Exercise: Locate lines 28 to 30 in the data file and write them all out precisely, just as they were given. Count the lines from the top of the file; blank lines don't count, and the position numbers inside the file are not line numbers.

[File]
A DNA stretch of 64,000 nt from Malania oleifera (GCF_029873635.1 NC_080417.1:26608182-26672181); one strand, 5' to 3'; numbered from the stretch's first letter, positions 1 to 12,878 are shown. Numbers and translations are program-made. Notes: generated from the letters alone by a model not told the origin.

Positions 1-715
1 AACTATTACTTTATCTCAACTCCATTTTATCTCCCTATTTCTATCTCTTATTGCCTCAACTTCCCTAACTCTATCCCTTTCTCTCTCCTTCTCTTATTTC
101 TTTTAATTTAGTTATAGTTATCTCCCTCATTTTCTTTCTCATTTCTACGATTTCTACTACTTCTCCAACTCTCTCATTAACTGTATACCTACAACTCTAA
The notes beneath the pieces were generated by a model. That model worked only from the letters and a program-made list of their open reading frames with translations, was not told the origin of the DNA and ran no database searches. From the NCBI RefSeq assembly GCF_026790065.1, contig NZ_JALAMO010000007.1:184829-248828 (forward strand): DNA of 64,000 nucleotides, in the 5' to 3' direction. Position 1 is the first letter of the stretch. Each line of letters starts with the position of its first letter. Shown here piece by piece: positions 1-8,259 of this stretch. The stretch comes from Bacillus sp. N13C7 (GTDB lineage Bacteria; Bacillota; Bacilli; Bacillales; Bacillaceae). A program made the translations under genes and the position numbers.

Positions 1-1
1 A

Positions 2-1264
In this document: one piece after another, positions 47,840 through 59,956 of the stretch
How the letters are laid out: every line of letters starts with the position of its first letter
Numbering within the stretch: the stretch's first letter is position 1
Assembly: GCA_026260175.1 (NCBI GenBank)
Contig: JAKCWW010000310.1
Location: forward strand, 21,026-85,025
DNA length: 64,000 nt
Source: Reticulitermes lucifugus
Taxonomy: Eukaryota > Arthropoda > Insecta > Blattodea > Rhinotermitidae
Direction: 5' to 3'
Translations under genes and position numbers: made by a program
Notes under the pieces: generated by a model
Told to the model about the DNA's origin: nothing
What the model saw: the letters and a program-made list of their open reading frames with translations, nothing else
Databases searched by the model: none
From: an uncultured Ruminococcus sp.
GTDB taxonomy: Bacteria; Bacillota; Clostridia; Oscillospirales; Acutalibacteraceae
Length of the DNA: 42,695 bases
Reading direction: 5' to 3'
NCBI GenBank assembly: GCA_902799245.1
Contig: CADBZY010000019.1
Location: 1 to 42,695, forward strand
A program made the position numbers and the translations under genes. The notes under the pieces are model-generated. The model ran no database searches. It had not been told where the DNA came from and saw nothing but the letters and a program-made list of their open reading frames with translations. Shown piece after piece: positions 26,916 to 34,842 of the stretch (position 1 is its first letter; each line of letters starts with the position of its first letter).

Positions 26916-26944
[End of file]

NCBI GenBank assembly: GCA_902799245.1
Contig: CADBZY010000019.1
Location: 1 to 42,695, forward strand